This 3rd in a series of 5 posts powered by JKR looks at how packaging can be a strong weapon in the battle to stand out on shelf versus own label copy-cats.
Andy Knowles of JKR highlights a dangerous trap that many brands fall into: focusing pack design on category codes, not what is unique to your brand. This leads to your brand disappearing in a sea of similarity on the shelf. And this is a bad idea, when you recall that in the first of the series that your brand needs to be 1 in 1000 alternatives that gets picked off the shelf each time a shopper makes a product choice. You're also making it easier for own label brands to do what they love to do: stealing your clothes, cutting the price and knicking your consumers.
To be that 1 in 1000, and make it harder for own label to clone you, it helps to identify and amplify the visual "essence" of your brand: a single minded, powerful visual device that allows consumers to "lock-on" to your product like a heat-seeking missile. This takes courage, as it means stripping away the multitude of secondary messages that gets stuck on packaging these days so you can focus on a single-minded big design idea.
A great example of a brand that JKR helped to take this approach is John West, who sell tinned salmon and tune. They started out with a pack that looked very much like its own label competitors, with nothing distinctive to help it stand out. The new design featured an "wave" device with a jumping salmon, which helped both differentiation and communication of product credentials. It also helps the brand's range look like a true product family.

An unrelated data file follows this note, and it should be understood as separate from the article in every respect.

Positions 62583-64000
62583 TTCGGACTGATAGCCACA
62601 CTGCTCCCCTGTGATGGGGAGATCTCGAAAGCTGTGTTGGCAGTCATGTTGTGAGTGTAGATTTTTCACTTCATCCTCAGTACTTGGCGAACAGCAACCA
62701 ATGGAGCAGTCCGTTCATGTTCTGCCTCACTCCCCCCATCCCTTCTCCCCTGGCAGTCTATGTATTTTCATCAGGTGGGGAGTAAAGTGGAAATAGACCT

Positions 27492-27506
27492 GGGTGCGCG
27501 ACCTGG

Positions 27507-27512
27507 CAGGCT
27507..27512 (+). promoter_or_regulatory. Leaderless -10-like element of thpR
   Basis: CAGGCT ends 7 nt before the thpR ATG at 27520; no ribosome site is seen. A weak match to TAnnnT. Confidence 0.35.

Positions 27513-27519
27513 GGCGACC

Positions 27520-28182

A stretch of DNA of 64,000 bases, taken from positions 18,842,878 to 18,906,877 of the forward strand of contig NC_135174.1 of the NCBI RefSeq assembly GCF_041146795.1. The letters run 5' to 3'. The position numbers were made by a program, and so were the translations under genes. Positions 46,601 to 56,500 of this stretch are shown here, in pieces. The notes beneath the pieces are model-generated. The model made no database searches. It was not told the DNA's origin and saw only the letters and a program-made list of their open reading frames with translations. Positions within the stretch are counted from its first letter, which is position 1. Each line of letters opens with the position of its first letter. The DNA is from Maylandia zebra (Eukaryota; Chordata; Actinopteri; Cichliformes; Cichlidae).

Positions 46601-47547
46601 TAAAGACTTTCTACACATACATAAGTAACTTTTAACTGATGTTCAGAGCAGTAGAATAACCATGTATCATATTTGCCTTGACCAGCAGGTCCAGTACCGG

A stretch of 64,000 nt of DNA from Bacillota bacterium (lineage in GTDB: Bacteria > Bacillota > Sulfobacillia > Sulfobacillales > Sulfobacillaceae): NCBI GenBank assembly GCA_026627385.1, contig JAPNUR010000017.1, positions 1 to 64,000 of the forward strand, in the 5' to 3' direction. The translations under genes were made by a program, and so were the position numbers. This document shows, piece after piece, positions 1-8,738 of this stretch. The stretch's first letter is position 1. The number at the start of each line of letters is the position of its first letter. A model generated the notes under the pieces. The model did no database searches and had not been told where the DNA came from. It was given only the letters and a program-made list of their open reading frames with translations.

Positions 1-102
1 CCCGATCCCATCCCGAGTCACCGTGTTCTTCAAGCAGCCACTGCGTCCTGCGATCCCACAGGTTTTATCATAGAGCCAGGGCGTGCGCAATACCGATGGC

The new packaging was launched in conjunction with one of my all-time favourite TV commercials, featuring a John West man fighting with a bear for the very best fish. It is a perfect example of telling a product story in an entertaining way, blending product sausage, or salmon in this case, with emotional sizzle.
Like all the brand examples in this series, the new packaging had a positive impact on sales, helping drive growth of 16% and stretching the gap with the number 2 brand considerably.